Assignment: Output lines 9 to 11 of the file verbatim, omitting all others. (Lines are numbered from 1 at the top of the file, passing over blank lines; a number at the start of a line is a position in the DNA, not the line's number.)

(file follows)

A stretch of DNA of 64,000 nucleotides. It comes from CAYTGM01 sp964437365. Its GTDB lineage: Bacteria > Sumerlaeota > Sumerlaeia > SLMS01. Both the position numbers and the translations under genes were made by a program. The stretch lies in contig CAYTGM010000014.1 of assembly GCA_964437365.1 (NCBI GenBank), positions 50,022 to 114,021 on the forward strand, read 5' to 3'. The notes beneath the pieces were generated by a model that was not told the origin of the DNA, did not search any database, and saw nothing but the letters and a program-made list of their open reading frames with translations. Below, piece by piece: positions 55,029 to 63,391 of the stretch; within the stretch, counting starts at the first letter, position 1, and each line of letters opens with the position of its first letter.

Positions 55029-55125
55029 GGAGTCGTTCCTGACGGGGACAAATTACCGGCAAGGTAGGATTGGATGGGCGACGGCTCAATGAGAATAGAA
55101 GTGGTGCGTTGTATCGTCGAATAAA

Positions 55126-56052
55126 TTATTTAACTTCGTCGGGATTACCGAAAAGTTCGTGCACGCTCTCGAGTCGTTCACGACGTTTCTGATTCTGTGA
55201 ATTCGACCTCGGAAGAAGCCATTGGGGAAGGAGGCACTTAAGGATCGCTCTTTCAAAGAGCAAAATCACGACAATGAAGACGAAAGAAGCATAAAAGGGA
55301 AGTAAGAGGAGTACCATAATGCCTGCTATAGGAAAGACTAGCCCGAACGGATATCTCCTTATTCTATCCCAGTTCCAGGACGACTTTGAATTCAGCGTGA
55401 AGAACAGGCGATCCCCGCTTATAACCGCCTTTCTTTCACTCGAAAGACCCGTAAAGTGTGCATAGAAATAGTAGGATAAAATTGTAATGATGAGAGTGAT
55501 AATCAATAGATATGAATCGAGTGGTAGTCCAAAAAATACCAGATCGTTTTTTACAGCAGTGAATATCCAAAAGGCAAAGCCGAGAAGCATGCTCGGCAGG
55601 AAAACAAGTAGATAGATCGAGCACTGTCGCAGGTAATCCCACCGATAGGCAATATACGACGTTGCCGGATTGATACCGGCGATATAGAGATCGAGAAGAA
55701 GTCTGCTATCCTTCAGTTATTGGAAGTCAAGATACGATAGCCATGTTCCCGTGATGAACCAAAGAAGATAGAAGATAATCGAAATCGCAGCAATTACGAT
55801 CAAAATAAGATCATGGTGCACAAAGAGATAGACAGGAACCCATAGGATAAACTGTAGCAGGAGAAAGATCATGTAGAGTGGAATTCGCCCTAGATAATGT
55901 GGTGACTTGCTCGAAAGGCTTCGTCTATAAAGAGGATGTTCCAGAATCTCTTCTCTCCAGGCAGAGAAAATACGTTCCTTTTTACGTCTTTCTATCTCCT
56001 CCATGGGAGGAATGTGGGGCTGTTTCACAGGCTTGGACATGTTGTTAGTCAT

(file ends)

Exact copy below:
55401 AGAACAGGCGATCCCCGCTTATAACCGCCTTTCTTTCACTCGAAAGACCCGTAAAGTGTGCATAGAAATAGTAGGATAAAATTGTAATGATGAGAGTGAT
55501 AATCAATAGATATGAATCGAGTGGTAGTCCAAAAAATACCAGATCGTTTTTTACAGCAGTGAATATCCAAAAGGCAAAGCCGAGAAGCATGCTCGGCAGG
55601 AAAACAAGTAGATAGATCGAGCACTGTCGCAGGTAATCCCACCGATAGGCAATATACGACGTTGCCGGATTGATACCGGCGATATAGAGATCGAGAAGAA